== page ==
|Tuesday, January 11
Sele to pitch for hometown team
SEATTLE -- Right-handed pitcher Aaron Sele says he's excited to join the Seattle Mariners, his hometown team, in a deal made quickly after Baltimore hesitated because of a question about the health of his arm.
"The timing of the situation was right -- and we're Mariners," he told reporters at a news conference on Tuesday. He was joined by his wife, Jennifer, and their 2-month-old baby, Katherine.
Sele, 29, with one of baseball's best curveballs, accepted a two-year contract for $15 million to play for the Mariners. The contract includes a $1 million signing bonus and annual salaries of $7 million.
The family already has a home in Kirkland, east of Seattle, and Sele's parents also live in the Puget Sound area.
"The Mariners were first and foremost in our minds; we wanted to come back home and play in Seattle. They've got a new ballpark, they have done some things to upgrade the team, and I think they're going to be real competitive," Sele said.
Sele posted an 18-9 record and 4.79 ERA with the Texas Rangers last year after going 19-11 with a 4.23 ERA in 1998.
He spent the first five years of his major league career with the Boston Red Sox and has a 75-53 career record. Sele was picked for the All-Star team in 1998 but did not play.
"I can't tell you how happy we are that Aaron's a Mariner," general manager Pat Gillick told reporters. "This thing happened fast, I think so fast that many of you ... didn't have time to speculate."
He said Sele is an experienced pitcher although he's only 29.
Mariner Manager Lou Piniella said he was very surprised -- and pleased.
"This is the finishing touch to our ballclub," Piniella told The Seattle Times by telephone from his home in Tampa, Fla. "We've added a pitcher that is a proven winner, gives you innings, experience, leadership."
The Orioles had reached tentative agreement to sign free-agent Sele for a $29 million, four-year contract, including $8 million in payments deferred without interest.
But the deal was subject to his passing a physical exam. The Orioles considered changes after the medical tests and were still talking to Sele's agents Monday.
"Their team doctor examined me on Friday and came up with a question about something in my arm, and they just kind of slowed the process down," Sele said.
"To be honest with you, I'm not sure what their concern was," he said, adding the team did not tell him the nature of the problem.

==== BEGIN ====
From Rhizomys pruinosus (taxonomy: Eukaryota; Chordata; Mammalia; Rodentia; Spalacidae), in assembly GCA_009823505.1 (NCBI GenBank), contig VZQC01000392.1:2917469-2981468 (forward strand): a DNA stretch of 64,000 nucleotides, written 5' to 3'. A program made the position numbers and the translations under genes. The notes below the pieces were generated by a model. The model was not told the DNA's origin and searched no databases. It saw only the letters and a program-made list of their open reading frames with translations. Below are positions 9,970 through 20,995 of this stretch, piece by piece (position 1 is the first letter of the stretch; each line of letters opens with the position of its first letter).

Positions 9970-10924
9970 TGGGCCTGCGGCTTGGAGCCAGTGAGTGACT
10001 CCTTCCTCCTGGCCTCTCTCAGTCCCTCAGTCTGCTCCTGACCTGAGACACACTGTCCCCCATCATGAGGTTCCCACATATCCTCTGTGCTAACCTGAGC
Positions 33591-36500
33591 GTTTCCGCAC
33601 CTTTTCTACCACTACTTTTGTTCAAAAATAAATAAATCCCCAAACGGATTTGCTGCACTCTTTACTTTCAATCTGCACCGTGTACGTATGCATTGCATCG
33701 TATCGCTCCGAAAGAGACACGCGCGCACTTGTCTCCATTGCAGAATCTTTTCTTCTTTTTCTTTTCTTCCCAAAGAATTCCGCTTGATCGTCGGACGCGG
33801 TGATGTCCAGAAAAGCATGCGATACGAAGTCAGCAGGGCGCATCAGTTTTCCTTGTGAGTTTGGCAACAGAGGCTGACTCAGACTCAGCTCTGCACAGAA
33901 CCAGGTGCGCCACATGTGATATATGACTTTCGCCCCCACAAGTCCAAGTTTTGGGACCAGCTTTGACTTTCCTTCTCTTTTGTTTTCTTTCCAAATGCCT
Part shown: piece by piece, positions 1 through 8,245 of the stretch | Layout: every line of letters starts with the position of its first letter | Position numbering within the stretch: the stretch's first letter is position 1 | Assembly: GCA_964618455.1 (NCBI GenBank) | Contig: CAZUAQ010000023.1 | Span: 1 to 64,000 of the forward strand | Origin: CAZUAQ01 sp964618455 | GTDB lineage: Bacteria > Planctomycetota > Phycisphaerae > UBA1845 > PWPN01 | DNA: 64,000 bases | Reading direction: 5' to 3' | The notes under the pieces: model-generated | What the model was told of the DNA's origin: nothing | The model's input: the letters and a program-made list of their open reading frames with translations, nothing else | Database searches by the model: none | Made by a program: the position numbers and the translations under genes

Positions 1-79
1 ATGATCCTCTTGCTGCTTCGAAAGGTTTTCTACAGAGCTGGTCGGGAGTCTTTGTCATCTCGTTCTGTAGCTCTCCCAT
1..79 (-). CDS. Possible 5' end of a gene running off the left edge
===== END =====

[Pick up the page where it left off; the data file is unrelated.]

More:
In two years with Texas, Sele missed only one start, and that was because of the flu. He missed two weeks of the 1996 season with a strained muscle in his left rib cage. In 1995, soreness in his right arm kept him off the field starting May 24, and after six rehab starts in the minors, he was placed on the disabled list Aug. 31 for the rest of the season.
Gillick -- a former GM for Baltimore owner Peter Angelos -- said he had talked with Sele's agent, Adam Katz, once Sele became a free agent at the end of the season.
Then, Katz called him Monday morning after the deal with Baltimore slowed down.
Sele was examined Monday by Dr. Lewis Yocum in Los Angeles, a friend of Mariner physician Dr. Larry Pedegana. After consulting with Yocum, Pedegana told Gillick that he saw nothing to prevent the Mariners from going forward, Gillick said.
Gillick and Katz reached a deal in just 6+ hours.
"It's a good balance, and we've got a good balance in the bullpen," he said.
The Mariners have spent much of the offseason considering trades for Ken Griffey Jr., but now seem likely to keep him. He is eligible for free agency after the season.
Gillick was asked if the team can prove itself a winner -- after finishing 79-83 and third in the AL West -- and get Griffey the World Series ring that he wants.
"That's a long ways off and we have a lot of hot-stove talk this time of the year, but I think we're improved," Gillick said. "As you well know, you can win your division and get into the playoffs and anything can happen. I know we've got a competitive team."
Born in Golden Valley, N.M., Sele graduated from North Kitsap High School in Poulsbo, Wash., and attended Washington State. His wife is also a Cougar and grew up in the state.
Sele said the Mariners have "veteran players who know how to win" and some of the best hitters in baseball.
"There's a lot of things that are really kind of shored up on this team that may have been concerns, and I think that makes this team real tough," he said.